Broken verges are a particular problem on country roads; should you edge off the tarmac onto the loose gravel verge, don't panic and wrench the wheel. Simply and gently ease the car back safely.
On single lane country roads, vehicles can approach at closing speeds of 200 km/h, separated by just a white line on the tarmac.
The fact is that even in the most modern cars, equipped with all the desired passive safety equipment, front seat passengers are unlikely to survive a head-on impact at those speeds.
Impatience often leads to crazy moves. The time difference between driving rashly and taking due care is probably only a few minutes in a journey of 500 km.
Overtaking on twisting country single lane roads, where long straights are few and far between, is often hazardous. Drivers raised in the modest pace of city traffic can have trouble judging closing speeds and distances.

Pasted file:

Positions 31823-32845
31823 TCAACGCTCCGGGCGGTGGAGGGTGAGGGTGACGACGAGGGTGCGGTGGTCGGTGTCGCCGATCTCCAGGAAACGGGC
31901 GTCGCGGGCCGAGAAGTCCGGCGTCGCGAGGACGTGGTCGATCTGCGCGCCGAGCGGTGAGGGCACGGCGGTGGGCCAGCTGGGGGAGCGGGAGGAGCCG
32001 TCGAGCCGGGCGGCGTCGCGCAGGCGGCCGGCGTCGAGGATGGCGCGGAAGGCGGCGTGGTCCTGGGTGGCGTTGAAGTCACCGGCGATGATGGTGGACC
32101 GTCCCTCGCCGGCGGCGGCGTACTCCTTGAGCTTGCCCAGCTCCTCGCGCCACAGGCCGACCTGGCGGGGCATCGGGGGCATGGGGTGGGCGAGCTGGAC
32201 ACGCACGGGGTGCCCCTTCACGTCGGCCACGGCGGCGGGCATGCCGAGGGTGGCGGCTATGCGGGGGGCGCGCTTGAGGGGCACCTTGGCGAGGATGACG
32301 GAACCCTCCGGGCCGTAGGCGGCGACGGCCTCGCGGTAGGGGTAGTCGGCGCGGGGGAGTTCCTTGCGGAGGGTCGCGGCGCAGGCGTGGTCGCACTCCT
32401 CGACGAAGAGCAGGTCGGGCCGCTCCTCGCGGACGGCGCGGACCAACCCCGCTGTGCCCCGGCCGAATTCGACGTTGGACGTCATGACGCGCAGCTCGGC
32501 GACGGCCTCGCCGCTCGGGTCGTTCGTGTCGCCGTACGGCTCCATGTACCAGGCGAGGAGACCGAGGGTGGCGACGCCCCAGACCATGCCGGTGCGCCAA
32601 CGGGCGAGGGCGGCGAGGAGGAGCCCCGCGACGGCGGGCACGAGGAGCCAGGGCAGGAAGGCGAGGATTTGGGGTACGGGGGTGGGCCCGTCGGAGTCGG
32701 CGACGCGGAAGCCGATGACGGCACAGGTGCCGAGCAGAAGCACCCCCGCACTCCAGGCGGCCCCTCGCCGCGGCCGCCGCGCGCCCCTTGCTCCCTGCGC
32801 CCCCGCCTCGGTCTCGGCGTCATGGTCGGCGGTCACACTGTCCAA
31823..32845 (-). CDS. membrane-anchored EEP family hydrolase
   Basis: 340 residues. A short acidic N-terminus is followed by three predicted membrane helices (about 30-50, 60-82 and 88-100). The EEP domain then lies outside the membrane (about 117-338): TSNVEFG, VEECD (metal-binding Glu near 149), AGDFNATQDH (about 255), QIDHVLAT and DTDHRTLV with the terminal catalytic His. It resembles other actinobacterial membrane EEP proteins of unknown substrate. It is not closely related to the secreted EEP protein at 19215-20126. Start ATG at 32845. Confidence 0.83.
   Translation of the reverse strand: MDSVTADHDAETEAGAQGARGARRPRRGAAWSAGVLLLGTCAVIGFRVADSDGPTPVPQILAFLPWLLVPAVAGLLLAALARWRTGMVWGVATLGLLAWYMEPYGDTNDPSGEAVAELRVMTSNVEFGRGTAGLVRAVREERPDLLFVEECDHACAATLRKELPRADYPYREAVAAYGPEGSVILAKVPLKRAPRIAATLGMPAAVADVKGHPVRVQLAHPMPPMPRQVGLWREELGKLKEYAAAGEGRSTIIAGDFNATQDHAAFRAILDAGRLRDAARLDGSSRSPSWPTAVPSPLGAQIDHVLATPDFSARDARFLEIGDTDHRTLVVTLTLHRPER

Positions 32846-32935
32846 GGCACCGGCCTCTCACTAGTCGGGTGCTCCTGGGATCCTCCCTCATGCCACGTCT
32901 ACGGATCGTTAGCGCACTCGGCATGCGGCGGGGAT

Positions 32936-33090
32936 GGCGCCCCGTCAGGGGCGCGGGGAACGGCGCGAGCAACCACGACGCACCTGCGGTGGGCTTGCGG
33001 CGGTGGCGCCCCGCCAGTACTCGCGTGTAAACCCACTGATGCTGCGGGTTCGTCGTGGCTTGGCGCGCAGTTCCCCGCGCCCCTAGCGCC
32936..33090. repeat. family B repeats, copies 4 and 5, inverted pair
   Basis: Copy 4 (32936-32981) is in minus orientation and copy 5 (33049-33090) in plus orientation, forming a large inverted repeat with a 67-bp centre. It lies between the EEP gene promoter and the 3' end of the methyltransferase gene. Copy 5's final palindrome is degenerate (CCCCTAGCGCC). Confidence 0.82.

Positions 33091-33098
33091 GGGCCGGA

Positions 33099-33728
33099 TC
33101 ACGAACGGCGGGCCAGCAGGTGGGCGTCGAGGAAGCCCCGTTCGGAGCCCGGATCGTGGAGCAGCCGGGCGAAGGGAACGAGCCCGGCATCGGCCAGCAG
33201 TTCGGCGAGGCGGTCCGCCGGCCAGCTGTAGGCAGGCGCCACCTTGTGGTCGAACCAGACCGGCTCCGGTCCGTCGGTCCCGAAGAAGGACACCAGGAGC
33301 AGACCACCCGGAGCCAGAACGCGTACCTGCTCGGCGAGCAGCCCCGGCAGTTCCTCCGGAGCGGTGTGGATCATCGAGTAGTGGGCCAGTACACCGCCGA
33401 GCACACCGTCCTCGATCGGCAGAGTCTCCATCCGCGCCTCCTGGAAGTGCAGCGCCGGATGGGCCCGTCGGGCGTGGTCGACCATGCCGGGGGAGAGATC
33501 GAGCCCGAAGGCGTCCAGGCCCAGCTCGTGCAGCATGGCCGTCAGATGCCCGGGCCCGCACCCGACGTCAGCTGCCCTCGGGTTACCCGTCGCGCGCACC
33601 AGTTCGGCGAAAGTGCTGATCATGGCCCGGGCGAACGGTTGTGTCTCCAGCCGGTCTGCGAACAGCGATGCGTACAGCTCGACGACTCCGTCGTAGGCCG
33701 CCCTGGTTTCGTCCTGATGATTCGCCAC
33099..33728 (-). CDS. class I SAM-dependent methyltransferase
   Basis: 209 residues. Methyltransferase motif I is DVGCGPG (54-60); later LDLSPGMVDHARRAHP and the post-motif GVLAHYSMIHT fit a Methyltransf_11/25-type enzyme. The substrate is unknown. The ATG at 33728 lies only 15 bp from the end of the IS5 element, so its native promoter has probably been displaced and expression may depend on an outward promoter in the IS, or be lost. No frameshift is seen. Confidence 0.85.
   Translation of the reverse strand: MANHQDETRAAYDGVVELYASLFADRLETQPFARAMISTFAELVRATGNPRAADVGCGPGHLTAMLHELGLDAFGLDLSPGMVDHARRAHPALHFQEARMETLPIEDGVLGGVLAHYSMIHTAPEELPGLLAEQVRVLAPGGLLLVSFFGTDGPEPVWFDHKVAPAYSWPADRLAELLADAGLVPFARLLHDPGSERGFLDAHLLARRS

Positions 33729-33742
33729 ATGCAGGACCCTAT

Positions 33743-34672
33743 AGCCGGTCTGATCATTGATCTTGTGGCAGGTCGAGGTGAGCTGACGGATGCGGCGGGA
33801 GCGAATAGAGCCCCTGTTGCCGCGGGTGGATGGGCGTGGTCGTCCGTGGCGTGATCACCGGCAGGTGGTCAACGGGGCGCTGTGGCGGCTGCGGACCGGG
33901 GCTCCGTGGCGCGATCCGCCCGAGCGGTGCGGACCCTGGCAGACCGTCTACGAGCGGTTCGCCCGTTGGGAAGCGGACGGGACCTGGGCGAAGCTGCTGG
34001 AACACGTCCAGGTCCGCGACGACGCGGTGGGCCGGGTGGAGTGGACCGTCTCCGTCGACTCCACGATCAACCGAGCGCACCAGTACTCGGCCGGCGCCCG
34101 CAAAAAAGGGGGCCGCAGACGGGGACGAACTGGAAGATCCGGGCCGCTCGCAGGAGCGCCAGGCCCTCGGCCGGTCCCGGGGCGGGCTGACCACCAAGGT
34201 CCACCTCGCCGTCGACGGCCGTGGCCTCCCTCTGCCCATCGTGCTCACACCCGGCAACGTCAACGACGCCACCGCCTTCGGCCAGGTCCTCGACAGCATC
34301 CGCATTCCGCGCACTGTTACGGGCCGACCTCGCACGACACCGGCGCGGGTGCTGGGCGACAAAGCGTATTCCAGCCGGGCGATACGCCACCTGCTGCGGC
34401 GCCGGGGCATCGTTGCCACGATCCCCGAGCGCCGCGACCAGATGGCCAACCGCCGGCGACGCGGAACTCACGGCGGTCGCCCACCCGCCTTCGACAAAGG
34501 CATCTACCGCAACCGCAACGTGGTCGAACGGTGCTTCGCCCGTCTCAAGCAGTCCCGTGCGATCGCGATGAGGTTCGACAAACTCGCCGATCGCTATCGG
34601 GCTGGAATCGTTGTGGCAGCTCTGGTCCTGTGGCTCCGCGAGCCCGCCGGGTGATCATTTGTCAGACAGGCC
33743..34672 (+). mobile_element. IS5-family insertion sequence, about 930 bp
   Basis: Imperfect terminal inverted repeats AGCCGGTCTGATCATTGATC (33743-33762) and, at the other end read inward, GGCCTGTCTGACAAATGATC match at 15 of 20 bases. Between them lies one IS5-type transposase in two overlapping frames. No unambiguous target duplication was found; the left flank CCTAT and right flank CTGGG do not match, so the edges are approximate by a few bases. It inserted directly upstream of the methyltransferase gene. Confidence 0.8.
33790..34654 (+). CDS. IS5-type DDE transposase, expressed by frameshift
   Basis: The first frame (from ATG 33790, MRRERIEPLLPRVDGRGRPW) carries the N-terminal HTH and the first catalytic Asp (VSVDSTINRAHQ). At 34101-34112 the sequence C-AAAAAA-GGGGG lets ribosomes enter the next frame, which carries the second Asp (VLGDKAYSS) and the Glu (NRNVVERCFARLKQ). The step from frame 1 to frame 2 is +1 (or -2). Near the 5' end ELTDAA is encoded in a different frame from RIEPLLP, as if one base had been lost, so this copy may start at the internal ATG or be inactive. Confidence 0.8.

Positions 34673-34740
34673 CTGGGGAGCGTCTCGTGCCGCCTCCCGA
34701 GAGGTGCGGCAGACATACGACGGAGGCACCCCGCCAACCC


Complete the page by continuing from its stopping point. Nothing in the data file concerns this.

The golden rule: if in doubt, DON'T!
Wait until the road is clear for a long stretch, or until an overtaking lane comes along.
In adverse conditions, such as fog, it's a good idea to forget about overtaking unless on dual carriageways.
When approaching an overtaking lane, or multi-lane freeway, don't veer into the right-hand lane unless you're preparing to pass another car. The right-hand lane is for overtaking and you should not stay there unless you're overtaking.
Country driving often brings city people into contact with dirt or gravel roads.
Here, roadholding is reduced and stopping distances extended.
Remember an anti-lock braking system, so useful in wet or dry on bitumen, is nowhere near as effective on loose surfaces.
If your vehicle is fitted with ABS, give yourself 50% more space in which to stop on dirt or, particularly, gravel.